It’s around 15 kilometres out of the city, so you will need to hail a taxi if your hotel is central.
The entrance to the gardens costs £40EGP but if you have a taxi, you can pay for a permit to allow them to drive you about.
These gardens are spread across 360 acres so, unless you’re up for a mad hike, the sites are easier to access by car.
Here you can wander around the palm tree groves, walk over to Tea Palace Island and see two royal palaces that were once residences of kings.
In the complex there are multiple restaurants and even a Mcdonald’s!
Price: £40EGP for entry and a car permit, Photography and Tripods free
Where to find it and how to get there? The Montaza gardens are in Qism El-Montaza, 15 kilometres from the Bibliotheca and are accessible by taxi. Taxis are allowed to go in with you to drop you off or show you around but will need to buy a permit.
What time to visit? Any time of day is a good as it’s not overly busy, but sunset would be best to capture the soft lighting around the area. Coach loads of cruise ship buses show people around. So, be prepared! Opening times are 8am – 12am.
3. The sea shell mural at Qaitbay
As you’re walking through to the Citadel of Qaitbay there is an extremely beautiful mosaic mural on one of the walls by the car park.
It’s so colourful and pretty and represents the city through the artwork. Definitely worth a gram photo stop.
Where to find it and how to get there? It’s in the car park located at the car entrance to Pharos Island. Where the citadel of Qaitbay is located. When you’re visiting the Citadel you can add it to your stop off.
What time to visit? Unfortunately, it’s in a car park. So, I would visit early in the day before cars arrive! Or, wait for a car to pull out of the spot.
4. Alexandria Corniche
A place where the main action of the city happens and snakes around the beautiful Alexandria harbour.
Here you can play chicken with the traffic and see the waves crash against the shore. It’s best paired with sunset and you can join the locals by sitting on the wall and watching the show.
Couples will canoodle, you’ll see families enjoying roasted corn and a coffee, fishermen waiting for their catch of the day, boats pulling in.
It’s really a magical place. It’s also extremely safe and no one will bother you.
Where to find it and how to get there? Alexandria’s Corniche is access to all the main action of the city and you can’t miss it. Follow your eyes, nose and ears to the ocean and you’ll find it just fine.
What time to visit? The best time is at sunrise (for no people) or sunset when the sky will turn all sorts of pinks and oranges!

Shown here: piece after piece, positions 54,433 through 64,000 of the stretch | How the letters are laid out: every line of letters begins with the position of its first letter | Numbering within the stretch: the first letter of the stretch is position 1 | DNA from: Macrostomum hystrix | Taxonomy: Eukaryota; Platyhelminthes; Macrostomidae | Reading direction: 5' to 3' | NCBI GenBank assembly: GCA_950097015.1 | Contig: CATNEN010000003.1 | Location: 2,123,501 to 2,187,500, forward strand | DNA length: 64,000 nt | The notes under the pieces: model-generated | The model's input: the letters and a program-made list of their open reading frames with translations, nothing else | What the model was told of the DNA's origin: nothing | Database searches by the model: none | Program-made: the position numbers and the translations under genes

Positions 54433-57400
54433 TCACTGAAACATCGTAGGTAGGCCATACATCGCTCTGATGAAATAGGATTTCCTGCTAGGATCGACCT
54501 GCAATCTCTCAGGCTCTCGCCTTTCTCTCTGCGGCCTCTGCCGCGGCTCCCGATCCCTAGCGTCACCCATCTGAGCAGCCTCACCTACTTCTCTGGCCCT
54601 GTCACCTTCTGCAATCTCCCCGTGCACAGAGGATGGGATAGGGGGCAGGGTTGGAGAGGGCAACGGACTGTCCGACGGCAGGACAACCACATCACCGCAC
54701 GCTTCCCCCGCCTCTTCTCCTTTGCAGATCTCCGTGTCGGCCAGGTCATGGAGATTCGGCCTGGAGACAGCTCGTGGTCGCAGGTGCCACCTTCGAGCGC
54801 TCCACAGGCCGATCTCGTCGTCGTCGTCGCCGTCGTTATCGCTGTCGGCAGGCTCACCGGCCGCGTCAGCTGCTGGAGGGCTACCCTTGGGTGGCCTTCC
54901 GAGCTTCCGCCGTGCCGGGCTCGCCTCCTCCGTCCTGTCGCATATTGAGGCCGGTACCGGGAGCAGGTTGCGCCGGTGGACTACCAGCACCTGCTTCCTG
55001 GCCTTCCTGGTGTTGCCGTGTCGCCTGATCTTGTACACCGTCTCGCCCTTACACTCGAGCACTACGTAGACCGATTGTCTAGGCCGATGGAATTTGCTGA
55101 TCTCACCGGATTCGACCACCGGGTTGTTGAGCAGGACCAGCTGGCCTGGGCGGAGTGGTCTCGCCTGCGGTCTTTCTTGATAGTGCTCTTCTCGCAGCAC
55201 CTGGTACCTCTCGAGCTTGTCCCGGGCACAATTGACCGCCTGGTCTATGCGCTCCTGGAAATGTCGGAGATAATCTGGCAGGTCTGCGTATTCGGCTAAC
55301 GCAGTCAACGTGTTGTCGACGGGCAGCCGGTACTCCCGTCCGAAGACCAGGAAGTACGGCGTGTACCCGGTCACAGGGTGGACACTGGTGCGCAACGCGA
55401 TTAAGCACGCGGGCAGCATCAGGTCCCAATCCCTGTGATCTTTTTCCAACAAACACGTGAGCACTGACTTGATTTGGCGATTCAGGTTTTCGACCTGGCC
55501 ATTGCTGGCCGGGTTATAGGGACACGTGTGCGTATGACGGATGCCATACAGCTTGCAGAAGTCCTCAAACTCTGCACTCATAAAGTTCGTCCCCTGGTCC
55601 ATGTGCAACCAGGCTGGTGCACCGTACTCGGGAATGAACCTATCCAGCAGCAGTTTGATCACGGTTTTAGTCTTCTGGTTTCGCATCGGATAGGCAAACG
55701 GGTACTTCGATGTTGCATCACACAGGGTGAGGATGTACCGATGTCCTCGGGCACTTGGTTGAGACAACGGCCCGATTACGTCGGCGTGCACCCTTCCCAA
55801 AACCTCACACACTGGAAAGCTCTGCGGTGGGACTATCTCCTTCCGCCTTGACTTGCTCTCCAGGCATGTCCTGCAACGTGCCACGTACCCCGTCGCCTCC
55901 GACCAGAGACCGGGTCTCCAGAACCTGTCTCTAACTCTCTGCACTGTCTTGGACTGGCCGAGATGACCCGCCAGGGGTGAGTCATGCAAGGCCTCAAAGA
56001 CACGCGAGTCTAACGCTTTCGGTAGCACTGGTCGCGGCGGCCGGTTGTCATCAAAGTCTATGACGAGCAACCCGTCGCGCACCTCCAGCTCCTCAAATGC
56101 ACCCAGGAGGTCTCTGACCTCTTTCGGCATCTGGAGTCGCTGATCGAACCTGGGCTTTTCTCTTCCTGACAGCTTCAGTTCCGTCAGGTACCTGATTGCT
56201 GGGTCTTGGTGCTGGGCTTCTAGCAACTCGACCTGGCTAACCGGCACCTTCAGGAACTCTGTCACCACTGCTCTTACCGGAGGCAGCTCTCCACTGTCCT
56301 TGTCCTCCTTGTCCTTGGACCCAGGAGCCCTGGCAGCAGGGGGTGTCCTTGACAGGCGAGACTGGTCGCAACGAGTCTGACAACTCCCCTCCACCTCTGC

Alexandria used to be home to the ancient world’s largest library and learning centres. At its peak, it held over 400,000 scriptures of the world’s knowledge at that point in time in 288BC.
It paved the way forward for philosophies, art and understanding of worldly culture. Unfortunately, it was destroyed by battles, sieges and fires so it’s no longer around.
In 2002, Alexandria decided to honour its namesake by building a new library. One of the largest in the Middle East, Bibliotheca. Like the Old Library, this is not just a library. It’s a home for digital knowledge, literature and openness in learning about different cultures.
Visitors can pay for a ticket to visit and observe the library but there are many art and museum exhibitions too.
Price: £100EGP per adult. Students get a discount. Photography is free, tripods permitted.
Where to find it and how to get there? Bibliotheca is located on the far eastern side of the Corniche, right on the shore. It’s a huge building so leave lots of time to look around. I almost missed closing time, so I got a taxi. But it’s easily manageable if you want to walk.
What time to visit? Any time of day is good to visit the Bibliotheca. But be warned there are lots of students studying so be respectful. Opening times are;
- Sundays – Thursdays: from 10 am to 7 pm
- Fridays: from 2 pm to 7 pm
- Saturdays: from 12 pm to 4 pm
6. Trianon Café
An Art Deco style café based just off the Corniche, Trianon is very popular with locals and is Instagram gold.
The wooden fixtures and paintings transport you back to the turn of the century. Greek Poet Cavafy used to haunt this place as he rented a room above.
Be warned, if you’re buying food inside there are no rules on smoking. Every table will have people smoking cigarettes and shisha. But, there is some relief on their al fresco tables outside.
Price: Bakery and restaurant menu, but it was good value!
Where to find it and how to get there? It’s just off the Corniche on Saad Zagloul Square. 5 minutes from the Cecil Hotel. You can walk here easily.
What time to visit? The afternoon or evening for lunch, a bakery treat or dinner! Opening hours are 8am – 12am.
7. Abu al-Abbas al-Mursi Mosque
I met two Turkish guys when I was biding my time waiting for the Citadel to open and they showed me an incredible picture of this mosque and reflection at sunrise. I instantly fell in the love with the snap and had to find it.